An investigation of the readiness of implementing the learning and growth perspective of the Balanced Scorecard within the Saudi Arabian public sector performance management system

  • Mishari Alshalhoub

    Student thesis: Doctoral Thesis


    This research investigated the readiness of the Saudi Arabian public sector to implement the learning and growth perspective (LGP) of the balanced scorecard (BSC), with the aim of developing a comprehensive and holistic understanding of the current performance management system in the Saudi Arabian public sector from a strategic human resource development (SHRD) point of view. Performance management (PM) has become a significant corporate issue in both public and private sectors within developed and developing countries. The Kingdom of Saudi Arabia has sought to introduce the balanced scorecard (BSC) as a performance management tool in the public sector. An important element of the BSC is the learning and growth perspective (LGP), which is considered the foundation of any strategy. The successful implementation of the BSC largely depends on the extent to which the users understand the concept of the LGP. However, despite the wide publicity surrounding the BSC, there is no scientifically established tool that can be used to measure the LGP, even though there is a wide recognition that the successful implementation of the BSC needs a valid and reliable measure of the LGP.
    Using a combination of interviews of executive/top management and structured questionnaire surveys of managers and employees in Saudi public sector ministries, and focusing on the LGP, this study established the level of readiness of Saudi Arabian public sector ministries for the implementation of the BSC. This was done by investigating the extent to which both the users (managers and employees) and top management understand and conceptualise the concepts of PM and the LGP.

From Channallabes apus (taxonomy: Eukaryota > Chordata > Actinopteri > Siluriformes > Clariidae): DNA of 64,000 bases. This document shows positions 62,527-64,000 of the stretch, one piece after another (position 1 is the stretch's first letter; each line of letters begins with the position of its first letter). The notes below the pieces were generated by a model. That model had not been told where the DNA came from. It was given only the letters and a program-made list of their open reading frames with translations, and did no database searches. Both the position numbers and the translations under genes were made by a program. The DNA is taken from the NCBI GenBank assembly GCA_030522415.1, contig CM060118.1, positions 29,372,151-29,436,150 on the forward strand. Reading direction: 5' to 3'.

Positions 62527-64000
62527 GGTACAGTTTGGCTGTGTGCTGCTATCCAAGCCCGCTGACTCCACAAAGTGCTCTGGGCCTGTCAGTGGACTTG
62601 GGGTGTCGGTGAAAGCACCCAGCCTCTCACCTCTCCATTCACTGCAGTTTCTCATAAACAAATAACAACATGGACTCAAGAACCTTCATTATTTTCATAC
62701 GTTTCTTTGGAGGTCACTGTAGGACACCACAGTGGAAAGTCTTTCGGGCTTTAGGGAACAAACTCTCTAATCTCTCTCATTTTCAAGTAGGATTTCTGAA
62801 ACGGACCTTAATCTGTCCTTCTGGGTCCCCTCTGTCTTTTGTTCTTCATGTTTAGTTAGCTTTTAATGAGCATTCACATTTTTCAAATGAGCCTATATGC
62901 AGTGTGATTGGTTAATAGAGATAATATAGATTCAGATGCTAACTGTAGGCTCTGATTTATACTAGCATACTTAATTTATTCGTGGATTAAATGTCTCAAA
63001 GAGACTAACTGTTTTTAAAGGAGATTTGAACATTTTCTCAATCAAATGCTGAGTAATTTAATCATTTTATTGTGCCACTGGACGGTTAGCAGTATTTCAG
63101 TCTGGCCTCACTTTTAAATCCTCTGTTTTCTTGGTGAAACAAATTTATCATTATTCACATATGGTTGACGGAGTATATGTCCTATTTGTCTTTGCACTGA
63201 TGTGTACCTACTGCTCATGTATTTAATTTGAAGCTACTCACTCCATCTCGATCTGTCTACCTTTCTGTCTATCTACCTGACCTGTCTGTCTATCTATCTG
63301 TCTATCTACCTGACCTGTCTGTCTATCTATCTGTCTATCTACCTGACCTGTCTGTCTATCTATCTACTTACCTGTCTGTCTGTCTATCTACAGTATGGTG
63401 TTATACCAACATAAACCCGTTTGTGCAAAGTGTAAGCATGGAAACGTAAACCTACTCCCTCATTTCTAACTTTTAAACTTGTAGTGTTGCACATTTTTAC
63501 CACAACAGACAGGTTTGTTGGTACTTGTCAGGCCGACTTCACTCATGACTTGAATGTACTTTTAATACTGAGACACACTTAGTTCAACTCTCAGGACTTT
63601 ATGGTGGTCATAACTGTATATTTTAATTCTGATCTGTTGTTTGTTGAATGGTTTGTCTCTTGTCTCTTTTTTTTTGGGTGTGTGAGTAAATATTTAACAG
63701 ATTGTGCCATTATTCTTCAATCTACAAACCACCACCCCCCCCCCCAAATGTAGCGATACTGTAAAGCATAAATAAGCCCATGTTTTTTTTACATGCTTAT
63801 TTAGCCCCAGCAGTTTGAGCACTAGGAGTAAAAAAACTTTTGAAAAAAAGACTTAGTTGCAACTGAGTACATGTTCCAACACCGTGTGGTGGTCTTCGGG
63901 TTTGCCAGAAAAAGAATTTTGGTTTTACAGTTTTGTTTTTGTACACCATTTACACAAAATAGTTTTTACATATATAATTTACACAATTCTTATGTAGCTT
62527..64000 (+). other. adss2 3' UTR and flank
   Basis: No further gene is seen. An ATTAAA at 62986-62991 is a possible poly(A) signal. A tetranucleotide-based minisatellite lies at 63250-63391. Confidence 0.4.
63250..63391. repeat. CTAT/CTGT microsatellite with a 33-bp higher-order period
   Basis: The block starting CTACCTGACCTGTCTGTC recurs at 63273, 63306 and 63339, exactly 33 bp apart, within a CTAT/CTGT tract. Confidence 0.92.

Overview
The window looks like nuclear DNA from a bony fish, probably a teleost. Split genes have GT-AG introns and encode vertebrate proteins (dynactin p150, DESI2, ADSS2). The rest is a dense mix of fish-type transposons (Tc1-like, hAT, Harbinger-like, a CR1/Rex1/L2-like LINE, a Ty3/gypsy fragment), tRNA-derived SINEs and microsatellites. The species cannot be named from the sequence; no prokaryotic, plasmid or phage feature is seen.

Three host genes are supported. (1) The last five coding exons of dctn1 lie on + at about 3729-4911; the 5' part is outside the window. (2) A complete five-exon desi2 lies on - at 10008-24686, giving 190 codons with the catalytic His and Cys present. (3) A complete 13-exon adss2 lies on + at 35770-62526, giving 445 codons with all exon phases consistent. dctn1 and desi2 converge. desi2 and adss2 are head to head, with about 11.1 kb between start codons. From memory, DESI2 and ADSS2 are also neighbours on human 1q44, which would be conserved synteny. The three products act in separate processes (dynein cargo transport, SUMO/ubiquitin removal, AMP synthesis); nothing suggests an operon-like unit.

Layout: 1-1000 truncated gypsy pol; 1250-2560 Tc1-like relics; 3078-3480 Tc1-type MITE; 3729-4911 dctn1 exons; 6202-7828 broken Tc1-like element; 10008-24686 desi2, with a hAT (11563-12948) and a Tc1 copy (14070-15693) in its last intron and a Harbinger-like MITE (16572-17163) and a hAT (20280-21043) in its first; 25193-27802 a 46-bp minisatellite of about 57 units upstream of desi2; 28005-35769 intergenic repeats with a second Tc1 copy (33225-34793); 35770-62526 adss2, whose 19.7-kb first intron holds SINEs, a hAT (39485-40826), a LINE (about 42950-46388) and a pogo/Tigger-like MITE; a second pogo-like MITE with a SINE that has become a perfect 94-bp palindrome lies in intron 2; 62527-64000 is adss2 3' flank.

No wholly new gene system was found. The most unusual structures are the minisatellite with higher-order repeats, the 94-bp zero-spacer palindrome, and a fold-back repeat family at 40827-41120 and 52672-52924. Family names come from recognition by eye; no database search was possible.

The main findings of the study are: (i) There is a limited/inadequate understanding of PM by executive management, managers and employees; (ii) There is evidence of misalignment between PM and the strategic objectives of the ministries; (iii) Managers and employees have the same conceptualisation of the LGP in some dimensions, but differ in others. (v) Five dimensions of the LGP were identified using factor analysis. Employees and managers shared the following dimensions – Human Capital, Information Capital, Employee Satisfaction, and Relationship. However, managers had an additional dimension – Motivation. This implies different understanding of the LGP in some aspects by managers and employees. In the dimensions that they share, on balance, managers had a much better understanding of the LGP than employees. That is, although conceptualisation of the LGP had high cumulative variance explained for both managers and for employees, the cumulative variance for managers was higher, indicating that managers had a better understanding. Further, a summated rating scale was developed as a measurement tool for the LGP and a comparative analysis of the dimensions using this new tool also confirmed that managers understood the notion better.
    The main implications of these findings are: (i) Inadequacy in the understanding of PM is likely to have a negative impact on the implementation of the BSC; (ii) Identifying the dimensions of the LGP enable academic researchers and practitioners to confidently apply the concept of the LGP; (iii) Top management
    can use the LGP measurement tool developed in this study to determine the level
    of understanding of aspects of the LGP by employees and managers; (iv) The
    differences in the ways managers and employees conceptualise the LGP means
    that not all employees are ready for the implantation of the BSC. This means that
    a competency gap has to be measured and employees trained if necessary; (v) On
    balance, the BSC needs to be adapted to the Saudi public sector context.
    Date of AwardMar 2016
    Original languageEnglish
    Awarding Institution
    • University of Portsmouth
    SupervisorEmma Brown (Supervisor) & Stephen Williams (Supervisor)

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